The problem is that many conclude that if no specific percentage is mandated then giving itself isn’t mandated. In other words, many, and I mean many, Christians have taken this truth and greatly, though quietly, rejoiced, using it as an excuse to give very little or nothing at all. You can almost hear them say: “Whew! That’s a relief. God doesn’t require a specific amount of my income. I guess that means we can buy that new house and go on that expensive vacation and I can finally purchase that new set of golf clubs.”


Or they think: “Well, I guess this means giving isn’t that important. If it were, God would have told us precisely how much to give. So, if I choose to give very little or perhaps even nothing at all, that’s part of my freedom as a Christian who is no longer bound by OT law.”


Trust me, that is precisely how people think. That is precisely how they rationalize their stinginess. That is precisely why throughout evangelical churches in America, the average Christian gives on average around 2.8% of their income to the local church. 2.8%!


People often ask me, “O.K., Sam; how much then should I give?” My response is two-fold.


I first ask, how much do you want to give? In light of what you know about the cross of Christ, in light of what you know about saving grace and heaven and the Holy Spirit and forgiveness and the beauty of Christ, in light of what you know about the reality of hell and the fact that people without Jesus Christ are going there, how much do you want to give?


If my first answer isn’t adequate, I say: “Why don’t you start with 10% and see where it might lead?” There’s nothing especially sacred about 10%, but I think it’s a great place to begin. “But Sam, I thought you said we don’t have to give 10%.” That’s right, you don’t. You actually have the tremendous privilege of giving more!


Second, our approach to financial stewardship has been warped and badly shaped by the flourishing in our churches of the prosperity gospel. The excessive self-indulgent lifestyle of certain so-called Christian leaders has put a sour taste in our souls when it comes to the subject of money and ministry in the local church.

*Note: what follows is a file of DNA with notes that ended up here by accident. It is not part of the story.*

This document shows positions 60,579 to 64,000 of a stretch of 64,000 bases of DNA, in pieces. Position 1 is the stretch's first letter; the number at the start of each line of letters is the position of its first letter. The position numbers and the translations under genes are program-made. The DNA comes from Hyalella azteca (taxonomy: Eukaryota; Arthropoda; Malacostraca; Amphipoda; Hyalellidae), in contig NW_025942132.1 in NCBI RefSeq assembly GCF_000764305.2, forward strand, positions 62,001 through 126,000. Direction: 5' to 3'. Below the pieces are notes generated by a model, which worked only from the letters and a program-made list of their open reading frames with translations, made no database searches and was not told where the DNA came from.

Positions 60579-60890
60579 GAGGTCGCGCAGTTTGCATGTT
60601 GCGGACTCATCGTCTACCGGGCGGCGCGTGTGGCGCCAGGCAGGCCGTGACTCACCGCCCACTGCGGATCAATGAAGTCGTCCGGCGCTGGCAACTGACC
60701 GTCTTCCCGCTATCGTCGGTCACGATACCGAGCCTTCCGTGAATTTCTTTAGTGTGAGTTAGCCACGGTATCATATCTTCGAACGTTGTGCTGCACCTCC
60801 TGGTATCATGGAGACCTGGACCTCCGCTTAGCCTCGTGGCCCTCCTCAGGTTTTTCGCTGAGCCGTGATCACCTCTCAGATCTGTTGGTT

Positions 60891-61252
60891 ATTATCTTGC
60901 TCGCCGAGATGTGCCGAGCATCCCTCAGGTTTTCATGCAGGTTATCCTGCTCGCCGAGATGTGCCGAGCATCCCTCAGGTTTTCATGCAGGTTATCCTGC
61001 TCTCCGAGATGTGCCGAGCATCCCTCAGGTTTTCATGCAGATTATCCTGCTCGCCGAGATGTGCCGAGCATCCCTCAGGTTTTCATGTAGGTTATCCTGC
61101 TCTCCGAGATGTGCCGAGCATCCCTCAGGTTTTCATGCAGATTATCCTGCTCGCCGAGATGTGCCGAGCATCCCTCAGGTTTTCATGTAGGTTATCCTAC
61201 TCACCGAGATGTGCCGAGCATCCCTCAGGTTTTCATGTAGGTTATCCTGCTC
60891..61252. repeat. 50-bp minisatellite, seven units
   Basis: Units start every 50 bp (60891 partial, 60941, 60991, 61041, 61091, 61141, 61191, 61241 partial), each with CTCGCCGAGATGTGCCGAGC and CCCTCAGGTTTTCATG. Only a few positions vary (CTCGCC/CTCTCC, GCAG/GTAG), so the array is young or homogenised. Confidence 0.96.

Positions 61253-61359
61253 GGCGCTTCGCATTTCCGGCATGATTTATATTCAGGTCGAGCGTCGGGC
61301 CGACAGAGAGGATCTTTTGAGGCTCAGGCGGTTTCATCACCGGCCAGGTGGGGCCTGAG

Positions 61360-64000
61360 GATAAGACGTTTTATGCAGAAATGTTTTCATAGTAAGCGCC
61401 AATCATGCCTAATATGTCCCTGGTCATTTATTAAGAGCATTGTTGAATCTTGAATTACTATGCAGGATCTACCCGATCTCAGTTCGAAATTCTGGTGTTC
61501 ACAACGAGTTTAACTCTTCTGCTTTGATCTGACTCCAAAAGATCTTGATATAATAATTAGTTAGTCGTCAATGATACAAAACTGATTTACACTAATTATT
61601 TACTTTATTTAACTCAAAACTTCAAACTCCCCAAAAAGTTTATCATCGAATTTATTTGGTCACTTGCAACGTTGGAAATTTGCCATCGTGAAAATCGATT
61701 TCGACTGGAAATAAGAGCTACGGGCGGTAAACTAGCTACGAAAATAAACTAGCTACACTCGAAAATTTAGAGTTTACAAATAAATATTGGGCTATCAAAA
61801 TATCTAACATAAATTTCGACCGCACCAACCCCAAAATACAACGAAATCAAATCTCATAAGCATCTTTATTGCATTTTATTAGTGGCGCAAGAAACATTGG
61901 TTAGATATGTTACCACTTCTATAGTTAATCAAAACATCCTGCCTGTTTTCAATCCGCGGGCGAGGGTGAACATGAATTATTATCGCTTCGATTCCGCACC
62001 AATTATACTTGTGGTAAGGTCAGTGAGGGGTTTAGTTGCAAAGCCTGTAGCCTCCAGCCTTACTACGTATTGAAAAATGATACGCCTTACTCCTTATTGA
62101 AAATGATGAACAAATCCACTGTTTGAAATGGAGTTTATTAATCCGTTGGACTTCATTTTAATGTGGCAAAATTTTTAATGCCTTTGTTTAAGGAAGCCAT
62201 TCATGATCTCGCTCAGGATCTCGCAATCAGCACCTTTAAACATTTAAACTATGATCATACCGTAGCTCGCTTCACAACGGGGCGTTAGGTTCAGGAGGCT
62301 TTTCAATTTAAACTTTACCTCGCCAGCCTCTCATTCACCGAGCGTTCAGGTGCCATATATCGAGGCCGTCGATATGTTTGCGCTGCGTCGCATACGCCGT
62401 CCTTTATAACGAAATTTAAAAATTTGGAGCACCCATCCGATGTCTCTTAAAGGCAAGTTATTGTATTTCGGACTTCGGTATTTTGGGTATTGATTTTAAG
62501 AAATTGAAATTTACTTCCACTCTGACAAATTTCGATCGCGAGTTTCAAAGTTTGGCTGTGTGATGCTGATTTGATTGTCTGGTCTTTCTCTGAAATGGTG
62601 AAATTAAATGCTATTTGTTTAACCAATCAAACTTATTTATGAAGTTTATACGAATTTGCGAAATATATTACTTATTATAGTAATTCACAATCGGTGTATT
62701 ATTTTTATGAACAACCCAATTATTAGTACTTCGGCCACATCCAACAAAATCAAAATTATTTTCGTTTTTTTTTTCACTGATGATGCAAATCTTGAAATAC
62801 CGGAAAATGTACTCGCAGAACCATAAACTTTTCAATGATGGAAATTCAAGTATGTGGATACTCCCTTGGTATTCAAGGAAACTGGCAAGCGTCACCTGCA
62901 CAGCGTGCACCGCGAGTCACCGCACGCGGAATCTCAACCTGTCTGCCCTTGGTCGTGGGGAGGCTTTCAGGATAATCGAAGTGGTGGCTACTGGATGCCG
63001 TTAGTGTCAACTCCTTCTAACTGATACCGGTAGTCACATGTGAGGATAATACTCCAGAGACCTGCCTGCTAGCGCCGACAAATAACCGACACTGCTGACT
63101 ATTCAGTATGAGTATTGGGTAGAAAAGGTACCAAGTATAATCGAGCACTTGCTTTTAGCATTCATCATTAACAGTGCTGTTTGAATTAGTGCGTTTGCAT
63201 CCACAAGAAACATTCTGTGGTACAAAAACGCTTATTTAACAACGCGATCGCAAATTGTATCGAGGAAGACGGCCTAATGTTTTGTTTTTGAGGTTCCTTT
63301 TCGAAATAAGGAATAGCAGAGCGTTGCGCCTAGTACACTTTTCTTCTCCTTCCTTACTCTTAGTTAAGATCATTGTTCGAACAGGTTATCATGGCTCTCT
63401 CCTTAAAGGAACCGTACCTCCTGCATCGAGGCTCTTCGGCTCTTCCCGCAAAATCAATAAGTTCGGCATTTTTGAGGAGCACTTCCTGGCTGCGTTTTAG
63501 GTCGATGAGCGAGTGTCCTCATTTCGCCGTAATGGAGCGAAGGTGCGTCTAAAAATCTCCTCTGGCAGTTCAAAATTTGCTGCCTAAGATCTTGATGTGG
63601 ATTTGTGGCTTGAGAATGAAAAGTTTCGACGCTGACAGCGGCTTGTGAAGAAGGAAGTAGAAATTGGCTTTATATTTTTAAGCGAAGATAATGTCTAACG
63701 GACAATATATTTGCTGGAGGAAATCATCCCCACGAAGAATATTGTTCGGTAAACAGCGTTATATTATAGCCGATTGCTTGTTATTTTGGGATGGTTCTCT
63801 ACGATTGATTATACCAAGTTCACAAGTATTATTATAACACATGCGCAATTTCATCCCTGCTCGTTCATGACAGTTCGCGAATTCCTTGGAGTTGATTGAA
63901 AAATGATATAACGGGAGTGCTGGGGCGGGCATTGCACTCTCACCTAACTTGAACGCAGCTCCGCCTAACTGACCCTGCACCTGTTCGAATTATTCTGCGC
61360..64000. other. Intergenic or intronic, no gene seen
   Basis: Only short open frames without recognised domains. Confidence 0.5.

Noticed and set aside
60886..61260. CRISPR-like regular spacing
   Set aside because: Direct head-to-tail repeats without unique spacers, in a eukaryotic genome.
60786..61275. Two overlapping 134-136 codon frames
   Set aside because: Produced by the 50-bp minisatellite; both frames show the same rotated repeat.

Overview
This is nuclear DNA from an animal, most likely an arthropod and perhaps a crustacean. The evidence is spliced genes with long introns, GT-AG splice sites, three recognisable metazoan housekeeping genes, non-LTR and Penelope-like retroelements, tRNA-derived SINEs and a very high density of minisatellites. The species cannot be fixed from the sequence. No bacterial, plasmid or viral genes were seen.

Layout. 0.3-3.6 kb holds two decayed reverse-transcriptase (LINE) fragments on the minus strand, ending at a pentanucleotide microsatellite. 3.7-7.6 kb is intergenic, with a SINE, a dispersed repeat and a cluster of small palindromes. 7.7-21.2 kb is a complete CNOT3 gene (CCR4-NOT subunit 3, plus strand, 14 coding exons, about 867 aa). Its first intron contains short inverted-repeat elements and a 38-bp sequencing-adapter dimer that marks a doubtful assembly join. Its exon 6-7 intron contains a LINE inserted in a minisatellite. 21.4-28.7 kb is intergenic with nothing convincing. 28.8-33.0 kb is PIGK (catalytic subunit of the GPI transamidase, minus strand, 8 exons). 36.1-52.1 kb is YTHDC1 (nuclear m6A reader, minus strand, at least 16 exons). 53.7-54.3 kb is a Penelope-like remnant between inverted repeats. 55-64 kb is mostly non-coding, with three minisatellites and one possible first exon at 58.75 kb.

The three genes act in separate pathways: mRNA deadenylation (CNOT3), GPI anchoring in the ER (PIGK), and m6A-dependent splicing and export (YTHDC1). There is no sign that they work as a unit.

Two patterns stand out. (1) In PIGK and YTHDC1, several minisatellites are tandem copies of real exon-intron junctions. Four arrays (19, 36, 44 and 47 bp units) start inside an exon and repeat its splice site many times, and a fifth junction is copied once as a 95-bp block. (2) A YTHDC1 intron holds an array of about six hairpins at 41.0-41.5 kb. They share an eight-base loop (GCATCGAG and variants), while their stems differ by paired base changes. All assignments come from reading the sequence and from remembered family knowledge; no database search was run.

Many are so offended by the shameless appeals for more and the endless round of offerings and the opulent lifestyle of those to whom the money is given that they find it almost impossible to think about the subject, much less speak about it. And thus they are upset when someone actually tries to present a biblical perspective on the issue of financial stewardship. In fact, this is precisely why I have to take so much time, as I now am, to justify even addressing the subject in a sermon!


Let me say one more thing and then we’ll dive into Philippians 4. My dad was a banker for the first 35 years of his working life. He often said to me, “Give me five minutes in a man’s checkbook and I’ll tell you everything you need to know about him. I’ll tell you whether or not he loves God, his wife, and his children. I’ll tell you whether or not he really believes the Bible. I’ll tell you what he values and what he hates, what he believes and how he spends his time. I’ll tell you whether he can be trusted or whether he lies; how he’ll respond in a crisis and in times of ease.” I use to think my dad was exaggerating, but no more.


When I asked him how he could be so certain of all this, he quoted to me Matthew 6:21 - “Where your treasure is, there your heart will be also.” His point was spot on target. Jesus is telling us that how one uses one’s money and material resources will tell you everything you need to know about the character and conduct of the person, be they male or female, young or old.


A Reminder of the Context


It’s been a few weeks since we were in Philippians 4, so let me briefly remind you of what is happening in this closing paragraph of the book.


What you and I are reading in Philippians 4:10-20, is Paul’s handwritten “Thank You” note to the church at Philippi. Earlier in chapter one, verse five, Paul referred to the “partnership in the gospel” that the Philippian church had entered into with him. From the beginning of his ministry in Macedonia they had joined with him, not merely by praying for him or merely agreeing with his theology but also by supplying him with financial resources so he could do the work God had called him to do.


Most likely, the Philippians had entrusted to Epaphroditus the task of traveling from Philippi to Rome carrying with him the money they had contributed to support Paul in ministry. My guess is that Paul, upon coming to the conclusion of his letter, reached over and took the pen from Epaphroditus and insisted on writing this final paragraph in his own hand. Thus what we are reading is not only an explanation of his theology of financial stewardship but also a formal thanksgiving to them, together with an expression of his deep affection for them as his fellow-believers in Jesus.


Five Crucial Observations


(1) You will recall Paul’s vigorous explanation in vv. 11-13 of his ability through Christ to live independently of external financial assistance, to spiritually thrive in both poverty and prosperity. But he doesn’t want his comments to be misinterpreted, as if he were saying he is indifferent to what the Philippians had done for him. Although he is profoundly grateful for their generosity, he isn’t dependent upon it.